Retirement 101: 401(k) Basics
As defined benefit plans face extinction, employees are increasingly responsible for financing their own retirements. Fortunately, 401(k)s and other retirement vehicles give today's employees a savings boost, through employer contributions and other incentives. And while the transition from pensions to 401(k)s has been a rough one -- especially through the recession -- investors are recovering. According to data released earlier this month by Fidelity, the average 401(k) balance is up 11.1% from this time last year, to $84,300. It seems 401(k)s are here to stay, so it's time to get informed.
How do 401(k)s work?
401(k) plans allow you to set aside a portion of your pre-tax wages toward retirement. Your employer administers them and, in many cases, will even match a percentage your contributions. If at all possible, contribute enough to your 401(k) to receive the maximum employer match. It's free money and can make up as much as half of your retirement savings, especially if you're a millennial.
Note that not all employers offer 401(k)s, and not every employee is eligible. If you aren't, you can set up an Individual Retirement Account, or an IRA. Even if you do have a 401(k), you might also want to set up an IRA simply to maximize your retirement savings, because both account types limit contributions. In 2014, you'll be able to contribute $5,500 to an IRA, in most cases, and $17,500 to a 401(k).
What are the advantages of 401(k)s?
There are a few major advantages to saving in a 401(k) over a traditional bank account:
- Tax deferral. Your 401(k) contributions are deducted pre-tax; instead, you pay taxes on the money when you withdraw it in retirement. If you expect to make more money in the future, this is a partial disadvantage, but there are some upsides. For example, if you devote 6% of your salary toward retirement, that 6% comes out of your gross salary, not your after-tax salary. And the amount you contribute lowers your total tax bill.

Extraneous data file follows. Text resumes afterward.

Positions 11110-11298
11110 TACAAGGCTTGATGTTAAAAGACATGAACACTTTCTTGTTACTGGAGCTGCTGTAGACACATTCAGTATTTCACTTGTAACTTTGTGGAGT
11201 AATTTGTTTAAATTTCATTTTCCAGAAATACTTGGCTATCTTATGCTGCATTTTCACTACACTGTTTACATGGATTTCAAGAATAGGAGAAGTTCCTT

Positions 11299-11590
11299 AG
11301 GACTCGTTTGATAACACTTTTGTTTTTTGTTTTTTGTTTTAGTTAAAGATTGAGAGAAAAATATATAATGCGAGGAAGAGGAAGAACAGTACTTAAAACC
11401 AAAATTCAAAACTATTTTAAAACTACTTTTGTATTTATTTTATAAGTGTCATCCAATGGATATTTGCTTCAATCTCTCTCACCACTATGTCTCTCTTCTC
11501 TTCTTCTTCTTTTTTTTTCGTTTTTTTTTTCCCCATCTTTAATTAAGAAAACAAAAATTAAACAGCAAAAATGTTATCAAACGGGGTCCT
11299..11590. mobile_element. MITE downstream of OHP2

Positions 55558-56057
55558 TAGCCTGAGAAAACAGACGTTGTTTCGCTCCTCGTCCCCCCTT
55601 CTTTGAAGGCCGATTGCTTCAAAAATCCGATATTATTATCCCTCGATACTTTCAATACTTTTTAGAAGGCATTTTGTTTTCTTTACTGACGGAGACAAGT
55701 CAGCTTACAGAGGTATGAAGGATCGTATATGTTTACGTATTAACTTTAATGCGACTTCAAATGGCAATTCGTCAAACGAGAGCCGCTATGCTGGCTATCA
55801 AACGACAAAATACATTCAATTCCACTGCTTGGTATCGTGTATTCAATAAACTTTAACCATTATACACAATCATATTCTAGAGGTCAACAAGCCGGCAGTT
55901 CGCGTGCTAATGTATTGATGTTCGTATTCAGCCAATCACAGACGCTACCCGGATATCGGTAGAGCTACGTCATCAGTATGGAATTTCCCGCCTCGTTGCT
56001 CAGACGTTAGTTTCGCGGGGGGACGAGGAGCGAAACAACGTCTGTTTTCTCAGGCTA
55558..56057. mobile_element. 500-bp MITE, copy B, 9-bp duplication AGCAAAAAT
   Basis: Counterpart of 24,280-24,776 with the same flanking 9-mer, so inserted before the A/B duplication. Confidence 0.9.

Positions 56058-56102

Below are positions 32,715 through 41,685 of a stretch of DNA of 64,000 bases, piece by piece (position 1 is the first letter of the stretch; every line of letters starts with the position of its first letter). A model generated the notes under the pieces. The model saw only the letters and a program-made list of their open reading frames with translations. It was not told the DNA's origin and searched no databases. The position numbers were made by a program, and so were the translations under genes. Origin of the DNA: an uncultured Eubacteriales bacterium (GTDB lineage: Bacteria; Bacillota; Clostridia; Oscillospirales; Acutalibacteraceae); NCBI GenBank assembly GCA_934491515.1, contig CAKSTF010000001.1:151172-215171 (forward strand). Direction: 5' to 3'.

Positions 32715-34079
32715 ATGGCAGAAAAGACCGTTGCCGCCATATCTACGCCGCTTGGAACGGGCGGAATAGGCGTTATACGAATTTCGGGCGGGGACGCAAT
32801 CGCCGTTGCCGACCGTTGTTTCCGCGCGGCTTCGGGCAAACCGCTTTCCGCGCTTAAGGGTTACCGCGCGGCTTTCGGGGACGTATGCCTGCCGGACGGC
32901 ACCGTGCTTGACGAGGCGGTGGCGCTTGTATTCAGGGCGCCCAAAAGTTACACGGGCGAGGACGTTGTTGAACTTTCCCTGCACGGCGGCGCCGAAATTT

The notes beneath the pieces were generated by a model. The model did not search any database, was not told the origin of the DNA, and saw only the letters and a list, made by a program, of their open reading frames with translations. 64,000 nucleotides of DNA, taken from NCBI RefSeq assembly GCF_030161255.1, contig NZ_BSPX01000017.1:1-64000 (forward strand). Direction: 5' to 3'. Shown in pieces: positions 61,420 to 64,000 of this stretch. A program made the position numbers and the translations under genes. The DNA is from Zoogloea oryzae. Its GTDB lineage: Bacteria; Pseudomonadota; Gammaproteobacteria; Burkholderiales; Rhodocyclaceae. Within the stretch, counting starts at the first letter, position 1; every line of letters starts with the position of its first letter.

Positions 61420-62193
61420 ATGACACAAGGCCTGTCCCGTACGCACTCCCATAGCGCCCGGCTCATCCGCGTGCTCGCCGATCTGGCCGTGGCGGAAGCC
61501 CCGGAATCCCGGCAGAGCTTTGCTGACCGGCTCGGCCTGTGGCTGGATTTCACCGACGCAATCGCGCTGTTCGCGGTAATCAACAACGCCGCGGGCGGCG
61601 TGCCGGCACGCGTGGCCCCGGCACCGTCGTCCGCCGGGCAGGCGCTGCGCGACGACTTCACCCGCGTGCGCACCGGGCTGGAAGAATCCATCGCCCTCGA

- Investment options. The money you put in your 401(k) is generally invested in mutual funds. Your plan should give you some choices. If you can't decide which would be your best bet, try this tool to compare funds. Target-date funds, which automatically adjust your money's allocation from higher- to lower-risk investments as you age, are also becoming a popular option.
What are the disadvantages of 401(k)s?
Unfortunately, 401(k)s have one big downside: fees. You'll probably be charged three levels of fees through your 401(k):
- Expense ratio fees. This is your fund's operating expenses, including compensation for the fund manager, legal fees, marketing expenses, and other business-related costs.
- Other mutual fund expenses. Other fees related to your fund aren't disclosed in the expense ratio but can add up nonetheless. These might include fees for buying or selling stocks and bonds in your fund, among trading costs.
- 401(k) plan fees. On top of these, your 401(k) plan takes a cut for managing your money. This goes to pay the employees at your plan, including those involved in customer service and brokers, as well as for other materials and services.
Altogether, these fees can cost more than $150,000 in a lifetime for some families. Fortunately, you can minimize them. The expense ratios of available funds are usually easy to find, so compare them to ensure you're getting the best deal. And look out for index funds. They have fewer associated fees than actively managed funds.
What if you leave your job?
Most companies will ask that you take your 401(k) funds with you if you switch jobs. Rather than cashing it out, you should roll over your savings into an IRA. This will probably lower your plan fees -- possibly to nothing -- and give you a wider range of investment options, and fortunately, it's easy to do. If you already have an IRA, you can contribute your 401(k) balance to your existing account; otherwise, you'll have to contact your bank or brokerage and set one up. Once you have an IRA, let your banker or broker know you'd like to execute a rollover, and they'll handle the rest.
The bottom line
While 401(k)s are definitely more labor-intensive than a pension, they're nothing you can't handle. Once you've opted into your company's plan and made some basic decisions about how to invest your money, there's not much more to worry about. Just consider meeting with an advisor every so often -- many people do this once a quarter, or once a year -- to rebalance your portfolio and check on your progress. If you need to roll over your 401(k) into an IRA, find a broker that best suits your needs and offer a wide variety of mutual funds, such as Scottrade or .
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